Crackdown on agricultural land abusers in Kelowna gets some results

A file photo of a tractor working on agricultural land.
Image Credit: Shutterstock


KELOWNA - It’s taken a year but the City of Kelowna's agricultural enforcement program is bearing some fruit.

The Benvoulin corridor was the initial target and rural planning manager Todd Cashin in a presentation to city council said staff had targeted 16 of the worst offenders — generally people or companies operating business illegally on cheap agricultural land — and had achieved a measure of compliance from 13 of them.

Some had changed their operations to meet the rules and others had moved their operations elsewhere.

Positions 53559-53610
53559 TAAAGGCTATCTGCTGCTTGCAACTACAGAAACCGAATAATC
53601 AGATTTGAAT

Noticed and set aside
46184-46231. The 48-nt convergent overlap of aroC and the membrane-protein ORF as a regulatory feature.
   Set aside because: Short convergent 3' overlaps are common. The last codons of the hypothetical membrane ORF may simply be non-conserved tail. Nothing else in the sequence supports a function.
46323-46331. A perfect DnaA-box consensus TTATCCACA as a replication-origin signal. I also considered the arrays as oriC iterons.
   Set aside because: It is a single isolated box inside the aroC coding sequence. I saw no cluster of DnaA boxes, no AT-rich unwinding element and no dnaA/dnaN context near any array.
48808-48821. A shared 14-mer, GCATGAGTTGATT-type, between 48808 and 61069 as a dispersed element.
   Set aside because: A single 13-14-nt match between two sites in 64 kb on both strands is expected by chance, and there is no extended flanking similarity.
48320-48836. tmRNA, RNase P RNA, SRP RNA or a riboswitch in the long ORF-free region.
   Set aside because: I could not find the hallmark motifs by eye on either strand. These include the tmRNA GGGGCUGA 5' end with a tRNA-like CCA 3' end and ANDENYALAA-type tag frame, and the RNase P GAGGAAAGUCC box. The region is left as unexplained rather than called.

“We consider it very successful so far,” Cashin told councillors.

The remaing three, two landscape construction companies and a composting operation, are facing continued pressure to comply and could soon end up in court in with the city, Cashin said.

Up next is the Appaloosa Road area near Sexsmith, Cashin said, where staff have identified 19 offenders and are preparing a similar enforcement campaign.

The offenders will be asked first for voluntary compliance and city staff will work them to achieve that, he added, before considering more aggressive action.

Coun. Gail Given asked if the businesses that relocated had moved to properties where their business was zoned to operate.

“I wouldn’t want the process to relocate the problem,” she said.

Cashin said he wasn’t sure where all of them had gone but said some had moved to West Kelowna or other jurisdictions.

“We did chase a few of them around,” he added.

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